With an increasing number of reported cases of hybridization and introgression, interspecific gene flow between animals has recently become a widely accepted and broadly studied phenomenon. In this study, we examine patterns of hybridization and introgression in Ophthalmotilapia spp., a genus of cichlid fish from Lake Tanganyika, using mitochondrial and nuclear DNA from all four species in the genus and including specimens from over 800 km of shoreline. These four species have very different, partially overlapping distribution ranges, thus allowing us to study in detail patterns of gene flow between sympatric and allopatric populations of the different species. We show that a significant proportion of individuals of the lake-wide distributed O. nasuta carry mitochondrial and/or nuclear DNA typical of other Ophthalmotilapia species. Strikingly, all such individuals were found in populations living in sympatry with each of the other Ophthalmotilapia species, strongly suggesting that this pattern originated by repeated and independent episodes of genetic exchange in different parts of the lake, with unidirectional introgression occurring into O. nasuta. Our analysis rejects the hypotheses that unidirectional introgression is caused by natural selection favoring heterospecific DNA, by skewed abundances of Ophthalmotilapia species or by hybridization events occurring during a putative spatial expansion in O. nasuta. Instead, cytonuclear incompatibilities or asymmetric behavioral reproductive isolation seem to have driven repeated, unidirectional introgression of nuclear and mitochondrial DNA into O. nasuta in different parts of the lake.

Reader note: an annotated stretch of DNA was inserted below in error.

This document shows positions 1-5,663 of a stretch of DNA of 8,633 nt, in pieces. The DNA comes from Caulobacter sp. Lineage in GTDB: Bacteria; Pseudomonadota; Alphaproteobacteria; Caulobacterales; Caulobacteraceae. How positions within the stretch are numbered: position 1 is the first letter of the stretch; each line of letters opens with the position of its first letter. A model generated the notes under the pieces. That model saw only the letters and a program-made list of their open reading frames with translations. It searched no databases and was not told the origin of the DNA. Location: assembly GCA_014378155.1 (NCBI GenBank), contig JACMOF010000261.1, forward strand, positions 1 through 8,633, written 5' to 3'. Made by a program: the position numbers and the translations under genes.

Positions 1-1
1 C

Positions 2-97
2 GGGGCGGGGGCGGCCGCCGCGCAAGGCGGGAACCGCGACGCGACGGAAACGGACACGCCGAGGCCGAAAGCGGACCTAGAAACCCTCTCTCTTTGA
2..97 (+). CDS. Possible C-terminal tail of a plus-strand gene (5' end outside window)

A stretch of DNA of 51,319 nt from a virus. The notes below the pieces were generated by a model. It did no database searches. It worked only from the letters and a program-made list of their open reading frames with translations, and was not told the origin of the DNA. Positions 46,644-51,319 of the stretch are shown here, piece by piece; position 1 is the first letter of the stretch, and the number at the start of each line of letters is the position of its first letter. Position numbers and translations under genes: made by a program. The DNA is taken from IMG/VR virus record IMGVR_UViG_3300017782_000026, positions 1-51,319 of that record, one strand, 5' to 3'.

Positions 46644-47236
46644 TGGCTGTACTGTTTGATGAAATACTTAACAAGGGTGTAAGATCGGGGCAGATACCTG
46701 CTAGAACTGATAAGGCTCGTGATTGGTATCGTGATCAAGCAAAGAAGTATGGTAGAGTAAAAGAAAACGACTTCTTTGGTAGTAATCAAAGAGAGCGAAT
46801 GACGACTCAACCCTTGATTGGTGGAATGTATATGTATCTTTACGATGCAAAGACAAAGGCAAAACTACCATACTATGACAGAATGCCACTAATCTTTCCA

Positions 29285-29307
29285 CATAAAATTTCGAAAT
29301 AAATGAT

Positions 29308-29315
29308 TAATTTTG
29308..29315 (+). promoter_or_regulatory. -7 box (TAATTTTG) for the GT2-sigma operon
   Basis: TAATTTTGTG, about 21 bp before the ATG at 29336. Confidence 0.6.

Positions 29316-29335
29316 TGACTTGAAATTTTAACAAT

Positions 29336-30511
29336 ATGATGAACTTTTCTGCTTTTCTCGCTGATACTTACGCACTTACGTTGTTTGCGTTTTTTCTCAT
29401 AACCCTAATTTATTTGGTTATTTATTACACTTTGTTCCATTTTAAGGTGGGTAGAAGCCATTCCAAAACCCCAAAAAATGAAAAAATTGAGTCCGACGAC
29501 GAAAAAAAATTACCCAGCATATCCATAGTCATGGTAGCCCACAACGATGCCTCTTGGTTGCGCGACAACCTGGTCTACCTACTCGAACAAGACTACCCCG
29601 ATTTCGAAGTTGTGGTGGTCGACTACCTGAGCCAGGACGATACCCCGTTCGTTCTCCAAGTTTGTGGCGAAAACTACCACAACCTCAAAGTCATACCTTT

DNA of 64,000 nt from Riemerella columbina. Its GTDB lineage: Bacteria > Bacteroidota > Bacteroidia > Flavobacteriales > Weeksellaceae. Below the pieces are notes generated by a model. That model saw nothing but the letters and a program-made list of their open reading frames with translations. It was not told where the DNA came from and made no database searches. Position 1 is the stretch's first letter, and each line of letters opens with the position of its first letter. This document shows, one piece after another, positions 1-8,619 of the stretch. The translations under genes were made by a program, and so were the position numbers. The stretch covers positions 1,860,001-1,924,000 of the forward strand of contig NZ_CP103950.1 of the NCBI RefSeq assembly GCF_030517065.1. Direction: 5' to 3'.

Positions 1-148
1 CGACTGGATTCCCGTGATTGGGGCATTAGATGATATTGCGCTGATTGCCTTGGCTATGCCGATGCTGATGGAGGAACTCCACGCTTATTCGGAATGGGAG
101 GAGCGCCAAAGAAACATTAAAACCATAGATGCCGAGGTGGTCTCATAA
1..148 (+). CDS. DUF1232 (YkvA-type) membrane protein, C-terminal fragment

Located in Library / RBINS Staff Publications
Article Reference A mitochondrial phylogeographic scenario for the most widespread African rodent species , Mastomys natalensis
In order to evaluate the contribution of geological, environmental, and climatic changes to the spatial distri- bution of genetic variation of Mastomys natalensis, we analysed cytochrome b sequences from the whole dis- tribution area of the species to infer its phylogeographic structure and historical demography. Six well-supported phylogroups, differentiated during the Pleistocene, were evidenced. No significant correlation between genetic and geographic distances was found at the continental scale, and the geographic distributions of the observed phylogroups have resulted from extensive periods of isolation caused by the presence of putative geographic and ecological barriers. The diversification events were probably influenced by habitat contraction/expansion cycles that may have complemented topographic barriers to induce genetic drift and lineage sorting. According to our results, we propose a scenario where climate-driven processes may have played a primary role in the differ- entiation among phylogroups.
Located in Library / RBINS Staff Publications
Article Reference Establishment of ant communities in forests growing on former agricultural fields: Colonisation and 25 years of management are not enough (Hymenoptera: Formicidae)
Located in Library / RBINS Staff Publications